FRED FOREST. SHARING MEDIA
FRED FOREST. SHARING MEDIA

Online creation

FRED FOREST

Sharing Media

From 28 April to 31 October 2015

Jeu de Paume Online

Through a selection of four multimedia works spanning Fred Forest’s career, this exhibition sheds light on the artist’s appropriation of communication technologies to establish active and participatory relations with the public, anticipating the collaborative practices of Web 2.0 and today’s social networks.

A pioneer of new media, defender of a social approach to art, and tireless critic of institutional power, Fred Forest has developed since the late 1960s what he calls an “interventionist sociological practice,” at the crossroads of technology and the social. “I have always considered,” he wrote in 1985, “social activity as the field that could be enlarged and explored using new communication technologies.” He has used video, radio, television, and later the Internet in his many artistic actions, not only to record and study social relations, but also as tools to transform them through participation and dialogue.

Through a selection of four multimedia works spanning Fred Forest’s career, this exhibition sheds light on the artist’s appropriation of communication technologies to establish active and participatory relations with the public, anticipating the collaborative practices of Web 2.0 and today’s social networks. Whether by arming individuals with video cameras or by infiltrating radio or television to modify their structures, he has always sought to break with existing models of information and to promote individual expression and participation, while simultaneously prompting critical reflection on social conditions, institutions, and the media. The projects presented encourage participants to take a dissenting stance so as to appropriate the means of communication and thus gain control over information.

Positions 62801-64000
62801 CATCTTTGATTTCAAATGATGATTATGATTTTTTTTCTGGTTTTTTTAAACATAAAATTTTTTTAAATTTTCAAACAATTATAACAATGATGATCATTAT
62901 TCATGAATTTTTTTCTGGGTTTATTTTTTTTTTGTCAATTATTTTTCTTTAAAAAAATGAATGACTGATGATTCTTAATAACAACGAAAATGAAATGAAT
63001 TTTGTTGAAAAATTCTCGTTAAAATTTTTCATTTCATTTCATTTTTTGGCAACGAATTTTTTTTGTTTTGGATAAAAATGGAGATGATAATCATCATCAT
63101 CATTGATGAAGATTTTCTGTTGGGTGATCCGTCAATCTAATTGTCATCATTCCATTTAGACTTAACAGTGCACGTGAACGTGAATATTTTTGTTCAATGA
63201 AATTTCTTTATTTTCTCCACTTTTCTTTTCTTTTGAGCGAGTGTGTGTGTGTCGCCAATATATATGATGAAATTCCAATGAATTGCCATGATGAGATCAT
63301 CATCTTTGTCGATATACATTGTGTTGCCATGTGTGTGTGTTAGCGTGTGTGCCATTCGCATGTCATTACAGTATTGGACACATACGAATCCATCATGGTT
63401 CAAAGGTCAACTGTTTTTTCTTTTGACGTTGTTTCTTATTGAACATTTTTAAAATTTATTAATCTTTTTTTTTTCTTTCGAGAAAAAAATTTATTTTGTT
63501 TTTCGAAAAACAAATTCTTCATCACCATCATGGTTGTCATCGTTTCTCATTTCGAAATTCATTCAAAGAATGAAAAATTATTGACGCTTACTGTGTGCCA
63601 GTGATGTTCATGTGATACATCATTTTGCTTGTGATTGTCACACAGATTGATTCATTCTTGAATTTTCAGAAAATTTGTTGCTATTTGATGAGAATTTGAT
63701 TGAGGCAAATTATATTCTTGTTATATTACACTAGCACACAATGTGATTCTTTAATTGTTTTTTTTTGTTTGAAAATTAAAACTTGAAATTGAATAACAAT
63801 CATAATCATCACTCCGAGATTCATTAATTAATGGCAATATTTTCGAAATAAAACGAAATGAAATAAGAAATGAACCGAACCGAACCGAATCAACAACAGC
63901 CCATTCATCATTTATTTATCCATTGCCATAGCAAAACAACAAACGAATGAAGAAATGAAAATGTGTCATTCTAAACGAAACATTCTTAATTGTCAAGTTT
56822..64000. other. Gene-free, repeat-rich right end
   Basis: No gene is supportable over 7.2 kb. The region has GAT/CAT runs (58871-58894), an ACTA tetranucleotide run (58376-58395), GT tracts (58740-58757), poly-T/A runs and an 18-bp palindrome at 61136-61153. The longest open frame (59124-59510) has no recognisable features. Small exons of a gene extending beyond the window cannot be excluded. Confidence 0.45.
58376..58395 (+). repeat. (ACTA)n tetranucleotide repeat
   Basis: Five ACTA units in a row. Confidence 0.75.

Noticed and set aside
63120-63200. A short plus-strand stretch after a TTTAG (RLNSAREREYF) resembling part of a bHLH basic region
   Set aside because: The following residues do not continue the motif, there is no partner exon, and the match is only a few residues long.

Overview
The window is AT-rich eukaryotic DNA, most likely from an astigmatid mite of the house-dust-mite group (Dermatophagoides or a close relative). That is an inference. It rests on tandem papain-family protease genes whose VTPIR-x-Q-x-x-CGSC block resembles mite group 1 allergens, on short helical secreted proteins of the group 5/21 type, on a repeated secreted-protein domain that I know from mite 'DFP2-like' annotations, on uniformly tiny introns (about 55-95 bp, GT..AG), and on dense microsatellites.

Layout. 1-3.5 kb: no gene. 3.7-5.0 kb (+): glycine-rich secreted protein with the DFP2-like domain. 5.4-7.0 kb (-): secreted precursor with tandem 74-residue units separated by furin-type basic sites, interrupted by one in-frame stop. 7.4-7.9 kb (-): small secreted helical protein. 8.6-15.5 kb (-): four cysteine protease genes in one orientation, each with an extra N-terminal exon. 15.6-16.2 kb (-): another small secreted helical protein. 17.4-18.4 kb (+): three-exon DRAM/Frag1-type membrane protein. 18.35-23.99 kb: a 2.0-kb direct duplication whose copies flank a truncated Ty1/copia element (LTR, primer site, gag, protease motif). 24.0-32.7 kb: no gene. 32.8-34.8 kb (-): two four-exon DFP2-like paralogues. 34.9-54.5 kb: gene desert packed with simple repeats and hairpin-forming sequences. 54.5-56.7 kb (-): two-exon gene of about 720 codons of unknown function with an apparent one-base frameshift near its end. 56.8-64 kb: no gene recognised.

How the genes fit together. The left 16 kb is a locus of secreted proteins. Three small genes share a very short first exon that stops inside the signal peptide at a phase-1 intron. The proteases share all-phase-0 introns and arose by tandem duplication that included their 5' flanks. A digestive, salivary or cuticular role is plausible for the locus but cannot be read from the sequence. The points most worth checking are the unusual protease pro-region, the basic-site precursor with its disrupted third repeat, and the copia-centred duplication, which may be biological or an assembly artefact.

The Jeu de Paume’s online space offers an ideal platform for bringing together the numerous documents, photographs, and videos that make up Forest’s historic projects, whose ephemeral and site-specific nature can make them difficult to exhibit. The choice of a virtual presentation also highlights how these multimedia actions anticipated certain principles underpinning the Internet, a medium that became central to Forest’s work beginning in the mid-1990s and that serves today as an active space of participation and activism.

Ruth Erickson et Maud Jacquin

THE ARTIST